“What this meant in cold terms was the destruction of whole regiments, often comprising (as in the cases of Newfoundland and Ulster) entire communities back home who had volunteered as a body and stayed together in arms. They vanished, in clouds of poison gas, hails of steel splinters and great lakes of sucking mud. Or lay in lines, reminding all observers of mown-down corn, along the barbed wire and machine-gun emplacements against which they had been thrown. Like me, Hochschild has visited the mass graves and their markers, which still lie along the fields of northern France and Belgium, and been overwhelmed by what Wilfred Owen starkly and simply called ‘the pity of War’.”

For those interested in the period and its history, Hitchens provides Hochschild’s book with an enthusiastic recommendation.

“This is a book to make one feel deeply and painfully, and also to think hard.”

What I found particularly striking was Hitchen’s observations on Woodrow Wilson and the US role in the war. He suggests it was the American intervention that foreclosed any hope for a conclusion that could lead to stabilization rather than inevitable further conflict.

“We read these stirring yet wrenching accounts, of soldiers setting off to battle accompanied by cheers, and shudder because we know what they do not. We know what is coming, in other words. And coming not only to them. What is really coming, stepping jackbooted over the poisoned ruins of civilized Europe, is the pornographic figure of the Nazi. Again, Hochschild is an acute register. He has read the relevant passages of “Mein Kampf,” in which a gassed and wounded Austrian corporal began to incubate the idea of a ghastly revenge. He notes the increasing anti-Semitism of decaying wartime imperial Germany, with its vile rumors of Jewish cowardice and machination. And he approaches a truly arresting realization: Nazism can perhaps be avoided, but only on condition that German militarism is not too heavily defeated on the battlefield.”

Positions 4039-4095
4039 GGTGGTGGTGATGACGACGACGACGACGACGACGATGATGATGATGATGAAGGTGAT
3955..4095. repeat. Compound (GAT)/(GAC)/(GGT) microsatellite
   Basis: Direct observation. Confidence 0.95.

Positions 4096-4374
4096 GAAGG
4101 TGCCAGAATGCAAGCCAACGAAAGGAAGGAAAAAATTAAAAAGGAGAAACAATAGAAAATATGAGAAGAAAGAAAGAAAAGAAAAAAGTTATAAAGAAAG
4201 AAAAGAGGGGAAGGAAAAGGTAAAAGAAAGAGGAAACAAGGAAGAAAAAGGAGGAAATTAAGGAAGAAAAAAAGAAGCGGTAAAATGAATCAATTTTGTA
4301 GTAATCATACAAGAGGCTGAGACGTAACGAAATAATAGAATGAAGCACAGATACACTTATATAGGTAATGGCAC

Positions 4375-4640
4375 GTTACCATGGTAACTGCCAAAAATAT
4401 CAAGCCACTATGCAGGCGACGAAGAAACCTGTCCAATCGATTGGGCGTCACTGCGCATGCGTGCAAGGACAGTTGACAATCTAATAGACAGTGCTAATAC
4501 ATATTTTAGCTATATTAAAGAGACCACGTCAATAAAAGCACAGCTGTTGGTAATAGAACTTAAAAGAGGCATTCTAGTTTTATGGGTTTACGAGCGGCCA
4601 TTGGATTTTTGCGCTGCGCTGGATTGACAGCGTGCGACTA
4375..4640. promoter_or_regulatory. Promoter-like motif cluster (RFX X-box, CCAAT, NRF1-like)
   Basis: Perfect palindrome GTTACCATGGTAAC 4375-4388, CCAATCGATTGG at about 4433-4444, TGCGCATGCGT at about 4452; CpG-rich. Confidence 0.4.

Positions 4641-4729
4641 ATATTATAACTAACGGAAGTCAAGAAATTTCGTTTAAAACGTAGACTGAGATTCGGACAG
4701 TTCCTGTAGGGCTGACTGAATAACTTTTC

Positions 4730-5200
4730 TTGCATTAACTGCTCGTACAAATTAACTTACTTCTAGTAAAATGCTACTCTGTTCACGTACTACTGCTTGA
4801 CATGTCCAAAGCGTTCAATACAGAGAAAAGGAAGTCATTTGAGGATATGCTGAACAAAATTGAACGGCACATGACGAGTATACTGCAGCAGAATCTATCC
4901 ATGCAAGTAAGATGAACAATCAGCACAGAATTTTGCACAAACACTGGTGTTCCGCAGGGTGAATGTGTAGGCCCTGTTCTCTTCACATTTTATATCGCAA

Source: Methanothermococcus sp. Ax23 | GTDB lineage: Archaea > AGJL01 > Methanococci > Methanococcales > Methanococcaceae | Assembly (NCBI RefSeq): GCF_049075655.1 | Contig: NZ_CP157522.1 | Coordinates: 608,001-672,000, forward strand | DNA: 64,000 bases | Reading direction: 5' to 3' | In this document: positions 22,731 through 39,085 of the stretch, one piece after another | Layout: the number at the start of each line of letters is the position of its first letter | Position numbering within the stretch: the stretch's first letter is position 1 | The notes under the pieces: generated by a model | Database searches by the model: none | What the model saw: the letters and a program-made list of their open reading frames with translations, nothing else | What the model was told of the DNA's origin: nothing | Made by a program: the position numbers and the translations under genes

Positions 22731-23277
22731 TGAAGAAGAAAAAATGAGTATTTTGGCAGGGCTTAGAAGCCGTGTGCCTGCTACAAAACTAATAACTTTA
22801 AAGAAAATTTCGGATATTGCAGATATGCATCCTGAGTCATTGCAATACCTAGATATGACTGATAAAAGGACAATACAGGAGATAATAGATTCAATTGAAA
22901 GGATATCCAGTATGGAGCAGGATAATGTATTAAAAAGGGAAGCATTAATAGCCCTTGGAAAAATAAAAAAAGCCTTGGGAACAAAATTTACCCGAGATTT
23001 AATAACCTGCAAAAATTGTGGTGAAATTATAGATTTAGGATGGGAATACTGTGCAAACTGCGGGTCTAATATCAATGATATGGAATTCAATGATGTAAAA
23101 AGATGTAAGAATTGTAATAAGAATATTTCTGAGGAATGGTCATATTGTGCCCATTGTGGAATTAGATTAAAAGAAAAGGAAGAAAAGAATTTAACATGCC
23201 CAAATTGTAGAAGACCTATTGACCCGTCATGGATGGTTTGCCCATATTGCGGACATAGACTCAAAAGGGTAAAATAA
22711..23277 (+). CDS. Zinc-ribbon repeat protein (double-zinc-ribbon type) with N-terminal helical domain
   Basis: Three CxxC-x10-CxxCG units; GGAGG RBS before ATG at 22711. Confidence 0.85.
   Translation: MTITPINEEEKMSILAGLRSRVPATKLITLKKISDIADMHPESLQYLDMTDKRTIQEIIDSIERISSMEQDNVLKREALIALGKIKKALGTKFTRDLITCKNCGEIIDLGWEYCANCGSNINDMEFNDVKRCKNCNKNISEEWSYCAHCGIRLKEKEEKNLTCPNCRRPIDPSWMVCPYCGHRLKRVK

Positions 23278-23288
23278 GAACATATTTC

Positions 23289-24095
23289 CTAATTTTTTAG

“This highly unsettling reflection is important above all for American readers. If General Pershing’s fresh and plucky troops had not reached the scene in the closing stages of the bloodbath, universal exhaustion would almost certainly have compelled an earlier armistice, on less savage terms. Without President Wilson’s intervention, the incensed and traumatized French would never have been able to impose terms of humiliation on Germany; the very terms that Hitler was to reverse, by such relentless means, a matter of two decades later. In this light, the great American socialist Eugene V. Debs, who publicly opposed the war and was kept in prison by a vindictive Wilson until long after its ending, looks like a prescient hero. Indeed, so do many of the antiwar militants to whose often-buried record Hochschild has done honor.”

As always, Hitchens provides us with something interesting and provocative.